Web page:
"In addition to what the president said today," Mr. Specter said, "the Judiciary Committee will be interested in its oversight capacity to learn from the attorney general or others in the Department of Justice the statutory or other legal basis for the electronic surveillance, whether there was any judicial review involved, what was the scope of the domestic intercepts, what standards were used to identify Al Qaeda or other terrorist callers, and what was done with this information."

    In a statement, Representative Nancy Pelosi of California, the Democratic leader, said she was advised of the president's decision shortly after he made it and had "been provided with updates on several occasions."

    "The Bush administration considered these briefings to be notification, not a request for approval," Ms. Pelosi said. "As is my practice whenever I am notified about such intelligence activities, I expressed my strong concerns during these briefings."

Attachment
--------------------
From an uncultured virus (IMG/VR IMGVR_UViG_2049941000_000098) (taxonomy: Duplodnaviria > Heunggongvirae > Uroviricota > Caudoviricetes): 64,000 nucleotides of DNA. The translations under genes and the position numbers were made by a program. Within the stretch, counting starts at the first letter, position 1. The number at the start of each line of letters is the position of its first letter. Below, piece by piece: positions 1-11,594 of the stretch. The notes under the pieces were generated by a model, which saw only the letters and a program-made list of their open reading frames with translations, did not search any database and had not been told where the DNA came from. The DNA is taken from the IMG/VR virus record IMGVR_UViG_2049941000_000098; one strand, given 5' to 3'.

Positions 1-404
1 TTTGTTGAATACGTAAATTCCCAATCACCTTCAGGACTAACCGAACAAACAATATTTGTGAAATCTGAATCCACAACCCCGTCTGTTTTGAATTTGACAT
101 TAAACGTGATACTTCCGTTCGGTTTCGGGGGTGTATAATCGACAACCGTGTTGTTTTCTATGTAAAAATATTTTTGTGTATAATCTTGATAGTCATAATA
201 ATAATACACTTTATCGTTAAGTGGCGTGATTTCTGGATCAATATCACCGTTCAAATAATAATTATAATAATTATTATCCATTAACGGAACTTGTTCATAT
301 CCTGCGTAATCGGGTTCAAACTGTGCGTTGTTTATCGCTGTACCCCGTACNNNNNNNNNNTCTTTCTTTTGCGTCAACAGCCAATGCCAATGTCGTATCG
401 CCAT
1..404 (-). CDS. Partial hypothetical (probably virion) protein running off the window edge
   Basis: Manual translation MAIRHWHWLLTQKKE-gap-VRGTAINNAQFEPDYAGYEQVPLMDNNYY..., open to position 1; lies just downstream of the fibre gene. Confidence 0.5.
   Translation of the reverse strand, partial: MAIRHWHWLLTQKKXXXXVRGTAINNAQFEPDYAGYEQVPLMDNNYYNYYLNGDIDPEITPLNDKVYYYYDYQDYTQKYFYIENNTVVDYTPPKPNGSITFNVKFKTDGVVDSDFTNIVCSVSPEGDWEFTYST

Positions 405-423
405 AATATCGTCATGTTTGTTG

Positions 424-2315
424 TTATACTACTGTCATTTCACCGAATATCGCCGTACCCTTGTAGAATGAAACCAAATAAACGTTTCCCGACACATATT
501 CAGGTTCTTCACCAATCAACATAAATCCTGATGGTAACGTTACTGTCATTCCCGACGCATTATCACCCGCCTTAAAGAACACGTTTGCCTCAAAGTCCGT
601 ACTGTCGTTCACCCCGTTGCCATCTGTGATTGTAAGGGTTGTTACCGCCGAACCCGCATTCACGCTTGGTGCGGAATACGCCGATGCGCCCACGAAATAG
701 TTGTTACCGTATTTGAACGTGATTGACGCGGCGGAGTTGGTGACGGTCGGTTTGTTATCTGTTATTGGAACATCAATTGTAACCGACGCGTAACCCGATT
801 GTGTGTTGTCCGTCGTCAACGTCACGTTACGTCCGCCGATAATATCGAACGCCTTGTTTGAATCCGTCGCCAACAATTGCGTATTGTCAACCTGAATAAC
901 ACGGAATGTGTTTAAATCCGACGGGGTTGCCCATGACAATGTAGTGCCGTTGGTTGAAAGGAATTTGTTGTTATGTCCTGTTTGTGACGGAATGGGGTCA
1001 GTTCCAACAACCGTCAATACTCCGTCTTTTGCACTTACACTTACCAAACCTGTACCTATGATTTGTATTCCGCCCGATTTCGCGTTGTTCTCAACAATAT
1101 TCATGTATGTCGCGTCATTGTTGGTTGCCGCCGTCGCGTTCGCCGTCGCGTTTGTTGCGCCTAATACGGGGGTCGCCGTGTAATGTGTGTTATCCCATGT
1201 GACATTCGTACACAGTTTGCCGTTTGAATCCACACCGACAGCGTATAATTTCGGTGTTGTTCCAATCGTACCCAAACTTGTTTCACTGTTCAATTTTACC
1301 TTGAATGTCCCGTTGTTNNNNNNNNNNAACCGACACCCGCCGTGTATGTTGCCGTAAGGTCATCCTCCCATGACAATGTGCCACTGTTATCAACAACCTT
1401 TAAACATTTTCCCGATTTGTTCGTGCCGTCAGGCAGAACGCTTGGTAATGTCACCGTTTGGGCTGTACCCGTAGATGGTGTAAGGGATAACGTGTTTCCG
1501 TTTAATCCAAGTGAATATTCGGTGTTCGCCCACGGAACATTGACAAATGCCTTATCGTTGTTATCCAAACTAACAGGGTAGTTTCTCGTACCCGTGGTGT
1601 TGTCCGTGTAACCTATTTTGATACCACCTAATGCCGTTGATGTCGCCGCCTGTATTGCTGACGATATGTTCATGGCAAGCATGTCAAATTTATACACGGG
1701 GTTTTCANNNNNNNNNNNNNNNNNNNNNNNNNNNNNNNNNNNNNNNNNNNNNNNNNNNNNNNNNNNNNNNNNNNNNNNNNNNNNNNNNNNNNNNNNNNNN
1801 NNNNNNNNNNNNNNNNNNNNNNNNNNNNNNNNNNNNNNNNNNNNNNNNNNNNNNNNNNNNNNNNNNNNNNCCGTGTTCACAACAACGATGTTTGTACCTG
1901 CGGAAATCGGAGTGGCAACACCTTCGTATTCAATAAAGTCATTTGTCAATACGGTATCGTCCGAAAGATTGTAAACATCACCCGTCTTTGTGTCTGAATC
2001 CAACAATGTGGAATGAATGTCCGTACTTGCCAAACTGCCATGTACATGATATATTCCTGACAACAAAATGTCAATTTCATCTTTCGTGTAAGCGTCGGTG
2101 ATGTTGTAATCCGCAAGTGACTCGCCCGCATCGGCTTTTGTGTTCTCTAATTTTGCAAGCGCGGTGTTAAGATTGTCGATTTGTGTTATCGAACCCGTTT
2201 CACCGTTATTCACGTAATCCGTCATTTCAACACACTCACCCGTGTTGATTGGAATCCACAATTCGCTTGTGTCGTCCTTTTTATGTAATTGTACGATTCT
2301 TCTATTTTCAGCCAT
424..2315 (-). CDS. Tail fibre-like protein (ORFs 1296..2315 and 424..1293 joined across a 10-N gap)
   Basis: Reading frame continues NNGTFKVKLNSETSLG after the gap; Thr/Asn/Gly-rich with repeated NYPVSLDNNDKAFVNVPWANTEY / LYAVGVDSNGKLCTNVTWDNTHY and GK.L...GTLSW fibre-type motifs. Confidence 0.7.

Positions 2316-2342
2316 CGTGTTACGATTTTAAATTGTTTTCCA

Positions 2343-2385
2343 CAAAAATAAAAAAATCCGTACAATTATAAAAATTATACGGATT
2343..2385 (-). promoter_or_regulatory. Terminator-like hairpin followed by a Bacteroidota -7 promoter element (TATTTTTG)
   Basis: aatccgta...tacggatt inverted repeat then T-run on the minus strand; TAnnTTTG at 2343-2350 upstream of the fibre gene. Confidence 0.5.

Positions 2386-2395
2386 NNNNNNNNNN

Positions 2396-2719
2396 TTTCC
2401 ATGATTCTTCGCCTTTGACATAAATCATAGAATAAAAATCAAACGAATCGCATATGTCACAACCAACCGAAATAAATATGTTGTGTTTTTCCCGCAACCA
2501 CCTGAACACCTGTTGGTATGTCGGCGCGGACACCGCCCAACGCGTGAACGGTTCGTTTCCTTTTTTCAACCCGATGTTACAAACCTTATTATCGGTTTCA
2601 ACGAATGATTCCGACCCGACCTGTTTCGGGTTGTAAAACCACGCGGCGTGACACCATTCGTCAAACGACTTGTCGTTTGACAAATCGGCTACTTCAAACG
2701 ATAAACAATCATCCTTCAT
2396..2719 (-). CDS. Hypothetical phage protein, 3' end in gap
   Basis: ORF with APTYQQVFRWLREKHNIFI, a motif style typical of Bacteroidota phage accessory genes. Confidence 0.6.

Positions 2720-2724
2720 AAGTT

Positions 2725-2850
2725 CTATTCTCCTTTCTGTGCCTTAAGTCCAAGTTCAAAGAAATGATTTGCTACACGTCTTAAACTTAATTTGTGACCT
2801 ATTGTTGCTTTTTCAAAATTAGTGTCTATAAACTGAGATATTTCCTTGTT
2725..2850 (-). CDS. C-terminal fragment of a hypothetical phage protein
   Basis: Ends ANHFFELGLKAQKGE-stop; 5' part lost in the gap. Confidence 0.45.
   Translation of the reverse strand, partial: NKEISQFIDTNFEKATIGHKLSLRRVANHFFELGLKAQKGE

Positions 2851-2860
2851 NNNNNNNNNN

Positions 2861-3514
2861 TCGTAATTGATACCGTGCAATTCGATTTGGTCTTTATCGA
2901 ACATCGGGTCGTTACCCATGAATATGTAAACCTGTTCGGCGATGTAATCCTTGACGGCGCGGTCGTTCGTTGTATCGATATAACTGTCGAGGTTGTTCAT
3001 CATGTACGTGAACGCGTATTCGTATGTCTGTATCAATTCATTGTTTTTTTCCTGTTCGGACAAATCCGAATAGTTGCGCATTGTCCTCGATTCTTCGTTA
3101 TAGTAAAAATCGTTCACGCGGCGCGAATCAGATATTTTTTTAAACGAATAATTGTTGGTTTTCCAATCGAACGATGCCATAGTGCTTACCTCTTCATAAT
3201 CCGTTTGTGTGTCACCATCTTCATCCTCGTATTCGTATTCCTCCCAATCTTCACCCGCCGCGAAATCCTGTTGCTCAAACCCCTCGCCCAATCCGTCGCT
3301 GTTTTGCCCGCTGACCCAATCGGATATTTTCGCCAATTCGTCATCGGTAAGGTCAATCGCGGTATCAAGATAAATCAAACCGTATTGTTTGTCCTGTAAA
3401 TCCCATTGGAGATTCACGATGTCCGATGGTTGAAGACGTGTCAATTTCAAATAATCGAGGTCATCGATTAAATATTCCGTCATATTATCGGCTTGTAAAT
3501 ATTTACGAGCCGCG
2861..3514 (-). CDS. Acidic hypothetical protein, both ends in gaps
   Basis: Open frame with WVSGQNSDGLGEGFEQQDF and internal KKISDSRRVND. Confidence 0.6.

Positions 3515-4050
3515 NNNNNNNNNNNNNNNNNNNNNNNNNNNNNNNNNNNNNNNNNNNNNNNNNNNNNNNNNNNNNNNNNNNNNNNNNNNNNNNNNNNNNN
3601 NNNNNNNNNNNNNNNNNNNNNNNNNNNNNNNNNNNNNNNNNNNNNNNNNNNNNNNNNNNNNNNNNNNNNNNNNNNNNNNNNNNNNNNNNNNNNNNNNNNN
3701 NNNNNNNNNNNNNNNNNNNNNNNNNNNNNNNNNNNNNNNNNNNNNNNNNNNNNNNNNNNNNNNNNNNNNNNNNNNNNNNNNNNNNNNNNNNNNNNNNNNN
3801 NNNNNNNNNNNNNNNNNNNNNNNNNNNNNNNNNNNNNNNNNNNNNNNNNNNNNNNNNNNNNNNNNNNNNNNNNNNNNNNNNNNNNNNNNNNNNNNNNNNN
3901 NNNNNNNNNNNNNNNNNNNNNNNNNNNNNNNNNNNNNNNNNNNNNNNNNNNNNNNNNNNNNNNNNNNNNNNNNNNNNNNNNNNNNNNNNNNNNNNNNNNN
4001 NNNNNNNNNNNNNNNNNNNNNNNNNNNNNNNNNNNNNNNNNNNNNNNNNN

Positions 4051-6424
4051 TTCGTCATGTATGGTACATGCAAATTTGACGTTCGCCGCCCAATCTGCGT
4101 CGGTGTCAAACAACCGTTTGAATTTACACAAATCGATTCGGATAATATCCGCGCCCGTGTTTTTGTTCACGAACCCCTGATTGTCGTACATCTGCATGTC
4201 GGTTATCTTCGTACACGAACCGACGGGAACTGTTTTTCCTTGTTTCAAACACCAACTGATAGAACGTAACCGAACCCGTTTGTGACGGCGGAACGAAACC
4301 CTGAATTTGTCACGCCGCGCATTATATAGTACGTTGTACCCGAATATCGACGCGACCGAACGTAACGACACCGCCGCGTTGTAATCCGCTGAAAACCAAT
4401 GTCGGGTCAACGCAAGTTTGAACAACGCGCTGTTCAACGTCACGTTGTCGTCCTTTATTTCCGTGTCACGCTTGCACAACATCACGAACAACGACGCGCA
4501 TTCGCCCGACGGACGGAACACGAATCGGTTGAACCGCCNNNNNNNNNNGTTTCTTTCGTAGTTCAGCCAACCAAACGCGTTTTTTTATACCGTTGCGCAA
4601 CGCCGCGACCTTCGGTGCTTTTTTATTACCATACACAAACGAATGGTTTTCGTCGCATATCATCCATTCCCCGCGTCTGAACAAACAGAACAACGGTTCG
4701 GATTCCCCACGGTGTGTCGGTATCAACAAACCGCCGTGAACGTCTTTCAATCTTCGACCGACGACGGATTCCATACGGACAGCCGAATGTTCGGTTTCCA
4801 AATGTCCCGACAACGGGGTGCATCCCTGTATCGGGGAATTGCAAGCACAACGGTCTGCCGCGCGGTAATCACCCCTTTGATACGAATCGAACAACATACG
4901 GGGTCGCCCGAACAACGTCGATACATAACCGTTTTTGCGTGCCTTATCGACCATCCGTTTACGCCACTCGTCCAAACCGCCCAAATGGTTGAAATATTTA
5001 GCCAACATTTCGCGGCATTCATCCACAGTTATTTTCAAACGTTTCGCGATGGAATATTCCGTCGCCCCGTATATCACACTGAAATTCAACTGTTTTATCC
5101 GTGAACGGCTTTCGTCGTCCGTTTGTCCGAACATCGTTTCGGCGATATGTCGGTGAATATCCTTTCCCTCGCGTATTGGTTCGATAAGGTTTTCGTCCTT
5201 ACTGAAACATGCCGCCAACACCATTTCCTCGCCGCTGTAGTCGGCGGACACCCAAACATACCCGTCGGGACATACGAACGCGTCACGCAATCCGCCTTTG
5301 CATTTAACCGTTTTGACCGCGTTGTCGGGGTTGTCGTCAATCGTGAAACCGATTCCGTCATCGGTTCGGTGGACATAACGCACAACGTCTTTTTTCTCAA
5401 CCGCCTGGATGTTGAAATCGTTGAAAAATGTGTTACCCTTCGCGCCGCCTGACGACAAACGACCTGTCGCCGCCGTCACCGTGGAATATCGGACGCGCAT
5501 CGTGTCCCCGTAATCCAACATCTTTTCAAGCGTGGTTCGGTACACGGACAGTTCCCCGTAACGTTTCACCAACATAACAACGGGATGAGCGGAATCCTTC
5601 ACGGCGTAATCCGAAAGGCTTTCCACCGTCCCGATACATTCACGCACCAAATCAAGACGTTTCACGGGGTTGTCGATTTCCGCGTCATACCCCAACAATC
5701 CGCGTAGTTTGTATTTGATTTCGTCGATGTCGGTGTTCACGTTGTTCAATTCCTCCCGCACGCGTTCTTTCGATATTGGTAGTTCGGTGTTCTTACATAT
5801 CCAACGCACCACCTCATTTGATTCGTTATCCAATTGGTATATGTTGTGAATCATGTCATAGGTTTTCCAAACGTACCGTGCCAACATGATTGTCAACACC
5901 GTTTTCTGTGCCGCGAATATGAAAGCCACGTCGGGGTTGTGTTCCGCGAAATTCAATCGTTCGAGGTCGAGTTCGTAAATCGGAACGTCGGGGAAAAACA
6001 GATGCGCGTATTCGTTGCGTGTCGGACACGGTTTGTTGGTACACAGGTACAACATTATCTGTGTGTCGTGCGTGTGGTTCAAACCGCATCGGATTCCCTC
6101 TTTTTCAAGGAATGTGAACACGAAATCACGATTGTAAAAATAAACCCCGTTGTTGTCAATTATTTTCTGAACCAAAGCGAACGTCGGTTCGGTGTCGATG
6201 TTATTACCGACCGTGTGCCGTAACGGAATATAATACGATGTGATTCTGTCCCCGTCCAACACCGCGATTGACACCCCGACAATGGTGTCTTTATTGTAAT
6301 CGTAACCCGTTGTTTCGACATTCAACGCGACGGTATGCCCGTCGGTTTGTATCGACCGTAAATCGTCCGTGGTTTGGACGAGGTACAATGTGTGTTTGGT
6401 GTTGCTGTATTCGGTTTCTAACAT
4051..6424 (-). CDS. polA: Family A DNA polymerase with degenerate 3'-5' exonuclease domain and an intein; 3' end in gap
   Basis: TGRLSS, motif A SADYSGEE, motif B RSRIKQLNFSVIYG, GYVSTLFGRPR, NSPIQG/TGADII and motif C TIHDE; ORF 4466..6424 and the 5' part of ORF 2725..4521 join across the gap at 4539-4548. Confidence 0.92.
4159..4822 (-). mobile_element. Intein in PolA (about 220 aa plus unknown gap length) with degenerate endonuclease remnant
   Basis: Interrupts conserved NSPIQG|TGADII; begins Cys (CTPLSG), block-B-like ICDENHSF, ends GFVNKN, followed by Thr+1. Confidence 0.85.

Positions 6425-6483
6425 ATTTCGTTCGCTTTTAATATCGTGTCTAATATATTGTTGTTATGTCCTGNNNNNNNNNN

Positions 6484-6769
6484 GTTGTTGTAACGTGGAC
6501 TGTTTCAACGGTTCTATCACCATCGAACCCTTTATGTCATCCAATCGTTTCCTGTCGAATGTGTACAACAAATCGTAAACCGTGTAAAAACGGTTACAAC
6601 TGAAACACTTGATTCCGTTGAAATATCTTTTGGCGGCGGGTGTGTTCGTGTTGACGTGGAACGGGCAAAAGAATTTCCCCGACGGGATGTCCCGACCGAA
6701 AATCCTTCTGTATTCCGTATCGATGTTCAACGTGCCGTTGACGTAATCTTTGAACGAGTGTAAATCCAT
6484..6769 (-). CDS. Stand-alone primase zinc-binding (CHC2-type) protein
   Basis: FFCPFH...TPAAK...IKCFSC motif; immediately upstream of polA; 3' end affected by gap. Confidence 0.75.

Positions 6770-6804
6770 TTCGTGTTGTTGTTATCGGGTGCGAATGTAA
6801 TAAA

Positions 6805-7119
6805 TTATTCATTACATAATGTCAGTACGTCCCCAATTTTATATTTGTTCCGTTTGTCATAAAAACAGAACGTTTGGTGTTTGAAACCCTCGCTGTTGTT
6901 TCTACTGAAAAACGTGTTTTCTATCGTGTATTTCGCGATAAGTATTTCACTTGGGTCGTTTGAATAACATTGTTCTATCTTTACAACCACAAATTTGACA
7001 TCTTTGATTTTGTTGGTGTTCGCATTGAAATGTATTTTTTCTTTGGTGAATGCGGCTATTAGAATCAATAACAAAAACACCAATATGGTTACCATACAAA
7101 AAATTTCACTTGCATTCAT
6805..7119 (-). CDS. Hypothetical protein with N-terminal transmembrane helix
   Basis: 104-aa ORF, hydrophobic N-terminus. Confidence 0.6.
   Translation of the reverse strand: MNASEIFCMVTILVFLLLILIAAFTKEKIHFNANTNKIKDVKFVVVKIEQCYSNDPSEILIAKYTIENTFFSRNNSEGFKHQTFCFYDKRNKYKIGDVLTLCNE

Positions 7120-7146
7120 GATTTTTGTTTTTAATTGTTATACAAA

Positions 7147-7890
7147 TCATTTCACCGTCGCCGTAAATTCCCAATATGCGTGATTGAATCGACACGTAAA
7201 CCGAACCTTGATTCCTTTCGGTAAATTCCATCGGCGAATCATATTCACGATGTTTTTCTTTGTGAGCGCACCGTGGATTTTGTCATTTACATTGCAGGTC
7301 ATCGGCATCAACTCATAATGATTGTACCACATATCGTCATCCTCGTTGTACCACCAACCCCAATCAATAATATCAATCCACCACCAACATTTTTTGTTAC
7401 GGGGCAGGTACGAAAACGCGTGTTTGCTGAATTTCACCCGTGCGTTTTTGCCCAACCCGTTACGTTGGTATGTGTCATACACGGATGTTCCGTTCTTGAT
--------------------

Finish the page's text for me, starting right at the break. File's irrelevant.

In his statement on Saturday, Mr. Bush did not address the main question directed at him by some members of Congress on Friday: why he felt it necessary to circumvent the system established under current law, which allows the president to seek emergency warrants, in secret, from the court that oversees intelligence operations. His critics said that under that law, the administration could have obtained the same information.

    The president said on Saturday that he acted in the aftermath of the Sept. 11 attacks because the United States had failed to detect communications that might have tipped them off to the plot. He said that two of the hijackers who flew a jet into the Pentagon, Nawaf al-Hamzi and Khalid al-Mihdhar, "communicated while they were in the United States to other members of Al Qaeda who were overseas. But we didn't know they were here, until it was too late."

    As a result, "I authorized the National Security Agency, consistent with U.S. law and the Constitution, to intercept the international communications of people with known links to Al Qaeda and related terrorist organizations," Mr. Bush said. "This is a highly classified program that is crucial to our national security."

    Mr. Bush said that every 45 days the program was reviewed, based on "a fresh intelligence assessment of terrorist threats to the continuity of our government and the threat of catastrophic damage to our homeland."